Considerations for PFAS Fingerprinting and Allocation

Environmental Forensics
Oral Presentation

Prepared by L. Cook1, K. O'Reilly2, T. Saba1
1 - Exponent, One Mill and Main, Suite 150, Maynard, MA, 01754, United States
2 - Exponent, 15375 SE 30th Place, Suite 250, Bellevue, WA, 98007, United States

Contact Information:; 978-760-9000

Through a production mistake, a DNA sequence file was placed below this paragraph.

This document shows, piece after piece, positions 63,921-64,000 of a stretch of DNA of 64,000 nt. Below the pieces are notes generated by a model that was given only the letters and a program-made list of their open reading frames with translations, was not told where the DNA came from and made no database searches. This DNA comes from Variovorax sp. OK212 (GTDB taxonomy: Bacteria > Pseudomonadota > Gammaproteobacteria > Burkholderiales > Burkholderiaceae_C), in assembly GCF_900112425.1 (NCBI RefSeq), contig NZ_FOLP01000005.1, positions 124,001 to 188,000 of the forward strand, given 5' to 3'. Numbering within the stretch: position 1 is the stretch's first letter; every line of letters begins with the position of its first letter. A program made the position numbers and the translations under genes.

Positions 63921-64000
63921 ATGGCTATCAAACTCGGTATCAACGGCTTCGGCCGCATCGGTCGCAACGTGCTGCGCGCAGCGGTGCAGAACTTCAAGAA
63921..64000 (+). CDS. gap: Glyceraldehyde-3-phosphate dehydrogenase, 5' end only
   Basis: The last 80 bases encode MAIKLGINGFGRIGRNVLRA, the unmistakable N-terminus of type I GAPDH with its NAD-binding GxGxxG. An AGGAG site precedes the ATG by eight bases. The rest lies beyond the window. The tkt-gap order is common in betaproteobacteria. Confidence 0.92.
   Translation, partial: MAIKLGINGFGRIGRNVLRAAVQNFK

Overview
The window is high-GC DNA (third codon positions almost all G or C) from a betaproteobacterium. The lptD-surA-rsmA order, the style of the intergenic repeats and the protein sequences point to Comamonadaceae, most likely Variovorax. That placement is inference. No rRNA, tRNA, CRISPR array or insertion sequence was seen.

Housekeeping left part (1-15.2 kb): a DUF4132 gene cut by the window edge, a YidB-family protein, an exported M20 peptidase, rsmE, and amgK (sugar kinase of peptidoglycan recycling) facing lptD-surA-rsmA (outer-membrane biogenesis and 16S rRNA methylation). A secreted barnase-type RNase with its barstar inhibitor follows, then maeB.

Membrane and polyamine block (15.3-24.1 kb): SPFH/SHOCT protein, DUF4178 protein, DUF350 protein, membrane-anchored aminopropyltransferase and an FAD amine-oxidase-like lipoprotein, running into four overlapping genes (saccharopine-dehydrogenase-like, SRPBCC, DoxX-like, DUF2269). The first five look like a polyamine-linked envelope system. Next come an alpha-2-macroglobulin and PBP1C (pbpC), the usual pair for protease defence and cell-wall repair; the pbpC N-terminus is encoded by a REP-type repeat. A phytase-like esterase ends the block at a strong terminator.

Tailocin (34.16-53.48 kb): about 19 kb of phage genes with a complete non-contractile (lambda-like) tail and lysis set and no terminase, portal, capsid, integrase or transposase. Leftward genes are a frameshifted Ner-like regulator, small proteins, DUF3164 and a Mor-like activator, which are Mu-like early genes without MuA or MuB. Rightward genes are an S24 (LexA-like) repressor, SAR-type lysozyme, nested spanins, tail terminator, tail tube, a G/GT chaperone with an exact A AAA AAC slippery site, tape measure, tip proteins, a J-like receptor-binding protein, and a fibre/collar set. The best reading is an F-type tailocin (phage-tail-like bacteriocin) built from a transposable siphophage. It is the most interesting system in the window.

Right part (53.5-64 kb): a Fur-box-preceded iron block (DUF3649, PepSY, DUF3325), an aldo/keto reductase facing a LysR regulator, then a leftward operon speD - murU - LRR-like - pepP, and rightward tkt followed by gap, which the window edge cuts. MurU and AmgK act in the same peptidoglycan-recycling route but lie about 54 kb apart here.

With the long history and diverse array of perfluoroalky and polyfluoroalkyl substance (PFAS) uses and chemical compositions, forensic evaluation and fingerprinting PFAS sources in the environment is uniquely challenging. In addition to the complex chemical composition of products, some PFAS undergo chemical transformations and differential transport in the environmental which alter the chemical profiles. Forensic fingerprinting and allocation of PFAS contamination requires evaluation of many lines of evidence to determine likely sources. During this presentation, the types of evidence needed to evaluate sources of PFAS will be addressed. The first evaluates the chemical composition of the contamination with a focus on assessing the PFAS product process (electrochemical fluorination or telomerization), chain length distribution (long vs short chain), presence/absence of newer replacement substances, branched isomer profiles, and other non-PFAS chemical markers. Additional evidence includes review of historic site information, evaluation of known PFAS uses and products, assessment of parties in the area and their PFAS use, and local factors affecting fate and transport of contaminants at the site. Along with these multiple lines of evidence, forensic chemists can evaluate the fitness and limitations of the chemistry data. With assessment of all available evidence and evaluation of the fitness and comparability of available data, successful forensic evaluation of PFAS sources and allocations can be achieved.